|It's déjà vu all over again.|
For an amuse-bouche in two parts, Strong Towns offers an explanation of economic growth through "craft" beer.
What the Craft Brewing Boom Can Teach Other Local Industries: Part 1
What the Craft Brewing Boom Can Teach Other Local Industries: Part 2
Having tickled the taste buds, let's have a glance to the northeast. If you ask me, Madison has always deserved a good brewery.
The town's first go-around was Mobreki; for a while it worked, but ultimately sank, with the brewing equipment ending up at Red Foot/Yeti in Jeffersonville. Frankly, the beer quality at Mobreki never achieved a predictable equilibrium, and therein lies the message of pertinence for the owners of Mad Paddle.
As detailed in this article, their plans are very ambitious, not to mention expensive. There's an old building to rehab, and a brewery to be purchased. They already have a beer truck being tricked-out. State of the art self-pouring mechanisms are discussed.
Granted, most major problems and nagging details can be resolved with massive cash infusions. However, as I once learned, reinventing the wheel isn't always the best idea whatever the size of one's stash. Mobreki's lesson is that the beer has to be of quality and consistent, as dispensed by great people -- and even great people can't salvage inconsistent beer.
It's all about the beer. Truly, this is job one.
I'm intrigued to see the mention of Josh Hill and NABC, which signals a contract brewing arrangement, and I've no reason to nitpick a business plan that surely will evolve with passing time, so just a cautionary note: the Mad Paddle beers needn't be avant garde, but they need to be solid, and everything else should rest on this pivot.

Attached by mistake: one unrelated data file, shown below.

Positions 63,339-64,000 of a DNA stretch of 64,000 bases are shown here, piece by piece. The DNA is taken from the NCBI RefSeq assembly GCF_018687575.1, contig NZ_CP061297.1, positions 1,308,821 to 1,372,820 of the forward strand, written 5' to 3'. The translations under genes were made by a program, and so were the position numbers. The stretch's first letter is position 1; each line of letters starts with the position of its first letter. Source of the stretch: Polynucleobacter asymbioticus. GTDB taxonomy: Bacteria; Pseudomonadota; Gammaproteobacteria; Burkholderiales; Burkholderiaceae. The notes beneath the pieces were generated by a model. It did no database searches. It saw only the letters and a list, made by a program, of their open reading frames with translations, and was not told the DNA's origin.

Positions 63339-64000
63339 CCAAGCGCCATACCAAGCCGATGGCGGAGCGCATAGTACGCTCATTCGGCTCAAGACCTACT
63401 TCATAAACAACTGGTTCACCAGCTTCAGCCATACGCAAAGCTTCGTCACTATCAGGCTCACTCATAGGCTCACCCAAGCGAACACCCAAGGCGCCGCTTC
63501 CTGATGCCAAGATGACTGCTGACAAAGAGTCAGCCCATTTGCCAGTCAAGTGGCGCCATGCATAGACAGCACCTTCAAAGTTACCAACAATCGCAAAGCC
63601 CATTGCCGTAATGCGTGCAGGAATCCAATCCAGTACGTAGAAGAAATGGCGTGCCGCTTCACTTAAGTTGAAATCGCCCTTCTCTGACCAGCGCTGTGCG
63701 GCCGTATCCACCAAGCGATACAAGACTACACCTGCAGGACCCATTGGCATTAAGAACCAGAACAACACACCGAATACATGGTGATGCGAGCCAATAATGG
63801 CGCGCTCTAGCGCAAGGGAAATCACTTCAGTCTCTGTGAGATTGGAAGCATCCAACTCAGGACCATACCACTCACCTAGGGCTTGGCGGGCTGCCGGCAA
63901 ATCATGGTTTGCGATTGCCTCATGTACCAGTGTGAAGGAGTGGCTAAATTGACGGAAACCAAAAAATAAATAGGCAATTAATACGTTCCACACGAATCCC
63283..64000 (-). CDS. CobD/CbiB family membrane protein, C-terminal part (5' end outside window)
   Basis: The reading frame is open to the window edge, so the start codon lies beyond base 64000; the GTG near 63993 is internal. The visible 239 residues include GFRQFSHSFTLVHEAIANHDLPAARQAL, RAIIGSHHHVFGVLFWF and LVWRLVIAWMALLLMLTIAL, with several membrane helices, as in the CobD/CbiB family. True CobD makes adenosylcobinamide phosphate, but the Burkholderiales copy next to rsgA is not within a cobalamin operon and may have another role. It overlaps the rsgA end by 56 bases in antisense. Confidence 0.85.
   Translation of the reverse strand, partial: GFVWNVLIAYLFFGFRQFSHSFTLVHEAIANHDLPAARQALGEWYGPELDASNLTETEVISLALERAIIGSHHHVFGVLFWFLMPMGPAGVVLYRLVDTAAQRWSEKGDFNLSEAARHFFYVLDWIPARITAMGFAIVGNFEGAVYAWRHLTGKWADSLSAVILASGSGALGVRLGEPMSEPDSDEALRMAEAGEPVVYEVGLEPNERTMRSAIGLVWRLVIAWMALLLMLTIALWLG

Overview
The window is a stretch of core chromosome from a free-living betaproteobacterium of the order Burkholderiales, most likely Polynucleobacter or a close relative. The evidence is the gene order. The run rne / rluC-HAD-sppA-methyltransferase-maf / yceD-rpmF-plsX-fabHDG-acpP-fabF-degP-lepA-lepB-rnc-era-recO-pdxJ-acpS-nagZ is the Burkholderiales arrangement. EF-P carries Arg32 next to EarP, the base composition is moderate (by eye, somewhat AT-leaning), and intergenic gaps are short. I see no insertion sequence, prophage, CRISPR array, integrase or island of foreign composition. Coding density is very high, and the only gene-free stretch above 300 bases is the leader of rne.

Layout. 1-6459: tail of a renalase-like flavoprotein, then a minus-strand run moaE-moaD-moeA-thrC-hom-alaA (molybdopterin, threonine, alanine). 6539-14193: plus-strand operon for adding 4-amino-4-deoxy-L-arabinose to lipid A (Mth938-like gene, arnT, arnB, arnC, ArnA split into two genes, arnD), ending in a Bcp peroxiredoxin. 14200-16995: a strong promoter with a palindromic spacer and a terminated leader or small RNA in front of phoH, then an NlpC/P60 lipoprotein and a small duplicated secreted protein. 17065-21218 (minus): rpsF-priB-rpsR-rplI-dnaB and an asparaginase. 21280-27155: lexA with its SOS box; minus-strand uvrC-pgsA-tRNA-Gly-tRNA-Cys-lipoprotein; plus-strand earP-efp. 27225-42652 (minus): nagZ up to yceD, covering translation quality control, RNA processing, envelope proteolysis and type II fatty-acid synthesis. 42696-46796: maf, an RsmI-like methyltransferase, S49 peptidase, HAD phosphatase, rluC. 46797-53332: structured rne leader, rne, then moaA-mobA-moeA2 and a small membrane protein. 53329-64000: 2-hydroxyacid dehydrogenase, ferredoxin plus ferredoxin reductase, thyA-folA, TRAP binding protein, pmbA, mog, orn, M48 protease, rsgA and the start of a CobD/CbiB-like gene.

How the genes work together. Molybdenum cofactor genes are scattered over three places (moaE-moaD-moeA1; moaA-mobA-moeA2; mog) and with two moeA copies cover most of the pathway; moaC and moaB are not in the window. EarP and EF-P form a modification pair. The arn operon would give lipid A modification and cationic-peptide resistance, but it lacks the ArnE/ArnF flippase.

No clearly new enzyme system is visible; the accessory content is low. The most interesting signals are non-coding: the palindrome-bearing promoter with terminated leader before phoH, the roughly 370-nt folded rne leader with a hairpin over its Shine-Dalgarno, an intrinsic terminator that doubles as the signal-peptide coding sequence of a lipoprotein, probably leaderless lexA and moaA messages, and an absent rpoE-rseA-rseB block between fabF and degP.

Best of luck to everyone involved, and congrats to NABC for taking my contract-brewing advice.
(Insert raised eyebrow here ... and read this update at the same newspaper, which reveals that NABC's contract brew for Mad Paddle will be packaged via mobile canning. Now THERE'S an idea.)
BREWPUB IN WORKS FOR MADISON FEED MILL, by Peggy Vlerebome (Madison Courier)
Brothers with Indiana ties tell Mad Paddle plans
Plans are under way for a brewery and pub in downtown Madison in a former feed mill on the northwest corner of West and Second streets.
Brothers Jerry and Larry Wade said they are developers and investors, not brewers or restaurateurs, so they will get the space ready for partnerships with a brewer and a pub operator. They said they are scheduled to close on the purchase of the building from Peter Ellis this week and hope to have the beer flowing at Mad Paddle Brewery early next year and already have a beer and wine permit from the state.
But the Wades said they plan to make Mad Paddle’s presence known much sooner than that with a 1942 fire truck converted to a beer truck. They bought the fire truck in Osgood and the vehicle is in New Albany for conversion. The truck’s debut will be at the RiverRoots Music & Arts Festival in June, where it will be parked near the festival with a roped-off area to sell beer to customers. It will be at all the festivals, operating with one-day permits from the state Alcohol Beverage Commission, Jerry Wade said.
Until Mad Paddle Brewery is up and running at 301 West St., its first batch will be brewed by Josh Hill, head of brewing operations at The New Albanian Brewing Company in New Albany, Jerry Wade said ...